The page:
October 18, 2007 -- Clock Genes Might Control the Sleep We Need
Are you well rested? You know sleep is the one thing we can’t cheat. We lose it in our busy lives and yet our brains, surprisingly keep score – and forces payback as soon as we lie down. And if it’s big, we sleep in – sometimes missing appointments, class, even parties.
But how does the brain keep track of sleep debt?
A clue has emerged from new research published in BioMed Central Neuroscience. Researchers have found that the expression of genes called “clock genes” are highly correlated with the need for sleep.
It’s proven that clock genes regulate our 24-hour circadian rhythm – but researchers say these genes also appear to control the amazing persistence of sleep.
Researchers studied mice that need a lot of sleep and those who need little sleep. They found that for all mice the expression of clock genes increased the longer an animal stayed awake, and decreased when the animal was in recovery sleep.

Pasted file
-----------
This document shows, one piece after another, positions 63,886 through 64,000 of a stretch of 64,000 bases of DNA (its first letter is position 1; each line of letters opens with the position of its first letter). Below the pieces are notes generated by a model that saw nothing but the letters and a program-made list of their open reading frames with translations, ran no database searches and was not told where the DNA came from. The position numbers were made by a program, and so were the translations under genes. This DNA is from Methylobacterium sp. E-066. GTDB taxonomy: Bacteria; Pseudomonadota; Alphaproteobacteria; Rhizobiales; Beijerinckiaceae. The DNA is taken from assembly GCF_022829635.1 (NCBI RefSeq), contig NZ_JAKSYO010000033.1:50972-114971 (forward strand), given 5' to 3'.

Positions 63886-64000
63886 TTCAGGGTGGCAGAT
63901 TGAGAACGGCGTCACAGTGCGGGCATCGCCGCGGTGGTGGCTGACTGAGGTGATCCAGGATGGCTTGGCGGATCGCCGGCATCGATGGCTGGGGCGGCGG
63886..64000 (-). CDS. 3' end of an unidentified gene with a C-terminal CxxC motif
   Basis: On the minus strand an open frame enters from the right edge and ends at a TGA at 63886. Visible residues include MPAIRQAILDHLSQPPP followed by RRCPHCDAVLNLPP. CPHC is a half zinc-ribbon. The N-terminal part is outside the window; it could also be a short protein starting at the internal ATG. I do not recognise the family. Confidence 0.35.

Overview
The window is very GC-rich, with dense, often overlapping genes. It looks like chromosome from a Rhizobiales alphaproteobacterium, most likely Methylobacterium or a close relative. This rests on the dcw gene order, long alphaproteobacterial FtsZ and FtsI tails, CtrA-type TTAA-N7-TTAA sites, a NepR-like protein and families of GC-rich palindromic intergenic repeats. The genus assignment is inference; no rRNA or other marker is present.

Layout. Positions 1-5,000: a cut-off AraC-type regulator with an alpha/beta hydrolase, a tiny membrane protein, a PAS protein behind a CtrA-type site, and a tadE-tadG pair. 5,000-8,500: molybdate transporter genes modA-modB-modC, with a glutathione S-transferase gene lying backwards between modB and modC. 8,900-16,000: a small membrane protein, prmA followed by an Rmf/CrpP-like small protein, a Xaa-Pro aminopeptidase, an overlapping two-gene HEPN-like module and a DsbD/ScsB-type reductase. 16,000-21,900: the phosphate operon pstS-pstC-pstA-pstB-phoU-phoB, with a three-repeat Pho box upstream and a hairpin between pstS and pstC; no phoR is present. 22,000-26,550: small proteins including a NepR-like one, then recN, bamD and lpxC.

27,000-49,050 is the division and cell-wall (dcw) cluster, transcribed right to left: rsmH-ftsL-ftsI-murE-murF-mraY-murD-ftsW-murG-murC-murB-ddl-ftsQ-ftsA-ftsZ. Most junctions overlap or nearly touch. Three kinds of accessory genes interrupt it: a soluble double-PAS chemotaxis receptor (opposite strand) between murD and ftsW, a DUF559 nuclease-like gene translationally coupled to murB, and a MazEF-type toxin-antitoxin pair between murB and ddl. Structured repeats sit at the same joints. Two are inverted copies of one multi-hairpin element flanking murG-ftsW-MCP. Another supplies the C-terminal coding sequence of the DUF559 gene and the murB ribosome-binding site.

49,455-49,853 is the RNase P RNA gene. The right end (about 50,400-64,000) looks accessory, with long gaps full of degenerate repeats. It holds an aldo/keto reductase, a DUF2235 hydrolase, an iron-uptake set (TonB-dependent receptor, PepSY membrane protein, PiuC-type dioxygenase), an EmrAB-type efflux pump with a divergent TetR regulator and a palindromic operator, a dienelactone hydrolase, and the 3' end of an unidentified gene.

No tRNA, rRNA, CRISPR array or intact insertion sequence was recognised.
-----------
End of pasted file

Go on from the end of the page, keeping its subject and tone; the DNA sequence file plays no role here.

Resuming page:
As for the purpose of sleep? No one knows. Scientists still argue whether it’s about restoring neuronal energy or consolidating our memories…. but since these clock genes are bound to energy metabolism, researchers may have given the restorative function of sleep a new boost.